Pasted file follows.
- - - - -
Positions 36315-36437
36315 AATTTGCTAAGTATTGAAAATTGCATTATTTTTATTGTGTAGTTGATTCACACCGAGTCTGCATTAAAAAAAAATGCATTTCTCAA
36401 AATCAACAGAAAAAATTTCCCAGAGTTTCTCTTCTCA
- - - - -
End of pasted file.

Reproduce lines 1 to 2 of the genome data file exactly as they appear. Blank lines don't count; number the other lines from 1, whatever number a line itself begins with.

Positions 36315-36437
36315 AATTTGCTAAGTATTGAAAATTGCATTATTTTTATTGTGTAGTTGATTCACACCGAGTCTGCATTAAAAAAAAATGCATTTCTCAA